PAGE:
WOMEN BETTER EDUCATED THAN MEN, STILL PAID LESS – A July 13 AFL-CIO Now Blog by James Parks highlights the findings of the new DPE Fact Sheet, Salaried and Professional Women: Relevant Statistics, released at the end of June. The Blog quotes DPE President Paul Almeida, who said that even though women are increasingly responsible for the well-being of their families, “wage disparity remains a serious and pervasive problem….Women still earn less than men in professional and all other occupational categories. The numbers in this fact sheet demonstrate the power of unions not only to raise wages, but also to combat racism and sexism. Union membership narrows the income gap that disadvantages women and people of color.”
See http://blog.aflcio.org/2008/07/13/women-better-educated-than-men-still-paid-less/. The DPE Fact Sheet can be found at http://www.dpeaflcio.org/programs/factsheets/fs_2008_Professional_Women.htm.
IN THE NEWS: NURSE UNDERSTAFFING – DPE Assistant to the President Pamela Wilson worked with WPFW To Heal DC producer and host Joni Eisenberg, and RNs Working Together Executive Director Steve Francy to facilitate interviews on the dangerous and sometimes tragic impact of understaffing on patient care and on the need for nurse-to-patient ratios. Speakers from AFGE (Jane Nygaard, RN, Vice President), AFSCME (Barbara Blake, RN, State Secretary of United Nurses Associations of California/AFSCME), and CNA (Deborah Burger, RN, President, CNA/NNOC) were featured. These interviews immediately preceded a July 14 roundtable on Capitol Hill, sponsored by RNs Working Together. The roundtable discussion included Ann Converso, RN, President, UAN, Suzanne Gordon, nursing professor and co-author of the new book, Safety in Numbers: Nurse to Patient Ratios and the Future of Health Care, Jane Nygaard, Barbara Blake, and Deborah Burger.
SPOTLIGHTING A CRUCIAL UNTOLD STORY – Read this book! That’s the word from DPE about a new book from David Kusnet, Love the Work, Hate the Job: Why America’s Best Workers Are Unhappier Than Ever.
On July 30, DPE hosted a book event for Kusnet at the AFL-CIO co-sponsored by the Economic Policy Institute (EPI). For a full report, see http://blog.aflcio.org/2008/07/31/book-talk-all-workers-want-respect-freedom-to-do-their-jobs/. The next day, EPI hosted another event for Kusnet, at which DPE President Paul E. Almeida was a panelist.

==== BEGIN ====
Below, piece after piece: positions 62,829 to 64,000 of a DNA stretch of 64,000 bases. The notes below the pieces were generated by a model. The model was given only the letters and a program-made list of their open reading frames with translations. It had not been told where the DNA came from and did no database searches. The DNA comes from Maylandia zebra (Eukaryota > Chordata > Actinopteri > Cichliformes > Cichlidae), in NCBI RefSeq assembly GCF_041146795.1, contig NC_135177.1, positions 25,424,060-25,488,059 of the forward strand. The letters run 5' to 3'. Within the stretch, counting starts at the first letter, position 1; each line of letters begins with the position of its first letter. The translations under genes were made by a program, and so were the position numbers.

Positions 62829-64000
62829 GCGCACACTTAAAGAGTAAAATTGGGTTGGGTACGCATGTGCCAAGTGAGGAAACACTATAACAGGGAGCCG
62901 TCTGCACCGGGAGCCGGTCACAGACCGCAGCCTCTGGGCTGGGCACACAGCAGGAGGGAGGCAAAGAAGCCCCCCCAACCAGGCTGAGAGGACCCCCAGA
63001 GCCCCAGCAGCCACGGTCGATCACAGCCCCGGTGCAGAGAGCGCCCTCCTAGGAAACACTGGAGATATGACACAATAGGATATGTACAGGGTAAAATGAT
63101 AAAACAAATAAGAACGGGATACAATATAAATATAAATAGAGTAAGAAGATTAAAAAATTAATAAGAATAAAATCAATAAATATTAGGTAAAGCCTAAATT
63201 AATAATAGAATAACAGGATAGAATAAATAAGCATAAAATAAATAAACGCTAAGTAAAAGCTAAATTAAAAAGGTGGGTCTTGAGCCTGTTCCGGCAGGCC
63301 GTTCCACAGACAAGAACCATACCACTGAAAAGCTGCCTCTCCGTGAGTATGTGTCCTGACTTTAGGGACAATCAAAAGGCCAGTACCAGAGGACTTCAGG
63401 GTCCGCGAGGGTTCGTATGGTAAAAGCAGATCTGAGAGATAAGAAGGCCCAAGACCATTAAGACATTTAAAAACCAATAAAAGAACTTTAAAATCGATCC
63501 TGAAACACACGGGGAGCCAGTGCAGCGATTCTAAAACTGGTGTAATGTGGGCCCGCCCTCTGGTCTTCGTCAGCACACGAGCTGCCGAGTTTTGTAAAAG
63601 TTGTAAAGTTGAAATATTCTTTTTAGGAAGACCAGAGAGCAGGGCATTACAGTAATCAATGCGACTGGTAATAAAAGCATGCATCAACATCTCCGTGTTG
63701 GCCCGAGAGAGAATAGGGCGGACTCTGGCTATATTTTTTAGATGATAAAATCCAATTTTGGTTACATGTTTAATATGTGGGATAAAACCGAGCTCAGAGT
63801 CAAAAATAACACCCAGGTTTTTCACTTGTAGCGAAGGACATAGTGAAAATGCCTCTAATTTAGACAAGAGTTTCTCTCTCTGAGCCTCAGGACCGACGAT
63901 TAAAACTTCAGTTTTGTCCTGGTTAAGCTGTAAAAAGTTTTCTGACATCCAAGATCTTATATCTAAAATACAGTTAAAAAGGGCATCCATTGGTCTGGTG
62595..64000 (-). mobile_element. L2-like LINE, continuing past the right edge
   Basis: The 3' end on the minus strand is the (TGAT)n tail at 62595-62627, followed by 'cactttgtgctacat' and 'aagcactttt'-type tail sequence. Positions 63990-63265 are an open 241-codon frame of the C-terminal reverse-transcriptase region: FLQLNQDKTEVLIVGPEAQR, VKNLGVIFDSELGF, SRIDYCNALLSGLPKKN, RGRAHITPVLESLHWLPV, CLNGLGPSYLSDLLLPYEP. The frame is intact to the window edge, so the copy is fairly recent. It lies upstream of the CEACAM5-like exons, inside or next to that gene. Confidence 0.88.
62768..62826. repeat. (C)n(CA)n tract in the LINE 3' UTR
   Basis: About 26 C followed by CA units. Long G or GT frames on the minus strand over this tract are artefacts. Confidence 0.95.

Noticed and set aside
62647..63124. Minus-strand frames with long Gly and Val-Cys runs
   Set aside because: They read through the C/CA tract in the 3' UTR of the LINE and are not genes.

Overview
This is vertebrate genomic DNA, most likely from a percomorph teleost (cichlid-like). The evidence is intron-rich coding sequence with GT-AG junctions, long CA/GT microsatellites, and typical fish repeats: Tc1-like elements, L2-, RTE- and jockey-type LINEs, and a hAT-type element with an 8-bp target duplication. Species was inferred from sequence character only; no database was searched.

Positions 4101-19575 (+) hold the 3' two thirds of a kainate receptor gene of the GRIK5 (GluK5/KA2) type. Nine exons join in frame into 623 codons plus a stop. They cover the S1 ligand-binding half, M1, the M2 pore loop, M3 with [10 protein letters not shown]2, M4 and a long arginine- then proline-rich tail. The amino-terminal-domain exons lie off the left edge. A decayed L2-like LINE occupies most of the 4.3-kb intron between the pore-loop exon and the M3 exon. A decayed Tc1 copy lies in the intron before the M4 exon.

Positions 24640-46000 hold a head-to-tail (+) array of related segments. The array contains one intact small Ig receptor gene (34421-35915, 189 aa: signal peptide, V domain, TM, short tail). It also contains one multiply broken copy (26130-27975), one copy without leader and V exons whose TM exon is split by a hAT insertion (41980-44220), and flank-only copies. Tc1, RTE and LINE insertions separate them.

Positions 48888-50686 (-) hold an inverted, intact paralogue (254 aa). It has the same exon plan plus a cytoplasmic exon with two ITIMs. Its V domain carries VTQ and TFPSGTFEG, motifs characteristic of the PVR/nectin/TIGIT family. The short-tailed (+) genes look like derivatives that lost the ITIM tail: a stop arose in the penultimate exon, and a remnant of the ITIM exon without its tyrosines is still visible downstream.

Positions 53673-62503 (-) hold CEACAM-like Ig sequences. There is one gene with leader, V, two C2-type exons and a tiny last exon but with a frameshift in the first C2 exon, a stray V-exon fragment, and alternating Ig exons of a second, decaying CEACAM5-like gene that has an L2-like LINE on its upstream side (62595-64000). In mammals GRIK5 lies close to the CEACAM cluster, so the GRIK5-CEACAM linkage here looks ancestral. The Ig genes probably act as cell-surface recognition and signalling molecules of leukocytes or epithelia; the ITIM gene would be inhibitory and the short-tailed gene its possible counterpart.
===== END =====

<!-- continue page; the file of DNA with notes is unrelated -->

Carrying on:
Kusnet, an EPI Visiting Fellow and former Clinton speechwriter, spotlights a crucial untold story of workers trying to do their jobs right despite their employers. He details cases that illustrate his title. Among them is the 2000 strike by Boeing engineers, organized as the Society of Professional Engineering Employees in Aerospace (SPEEA), in which DPE President Paul E. Almeida played a role as the then president of IFPTE.
The wide resonance of Kusnet’s topic has already brought engagements into next year. On July 13, 2009, at the American Library Association (ALA) annual meeting, the AFL-CIO-ALA Joint Committee on Library Services to Labor Groups and the ALA-Allied Professional Association will sponsor a talk by Kusnet from 10:30 am to 12 noon.
Single copies are available through the Union Shop of the AFL-CIO,https://unionshop.aflcio.org/General_Nonfiction_C106.cfm?Page=4 (scroll down; titles are in alphabetical order). For bulk orders, contact Estelle Conklin at firstname.lastname@example.org.
DPE SIGNS ON – DPE joined a June 3, 2008 letter to the Chairman and several Members of the House Committee on Energy and Commerce responding to draft legislation about health information technology, http://www.dpeaflcio.org/policy/letters/EnergyCommerce_0608Final.pdf. Among the other signers were AFSCME, AFT, and the AFL-CIO.
DPE IN THE NEWS – In a story about foreign workers and H1-B visas, BioWorld Today (by subscription online at www.bioworld.com) for July 21, 2008 extensively quoted DPE President Paul E. Almeida.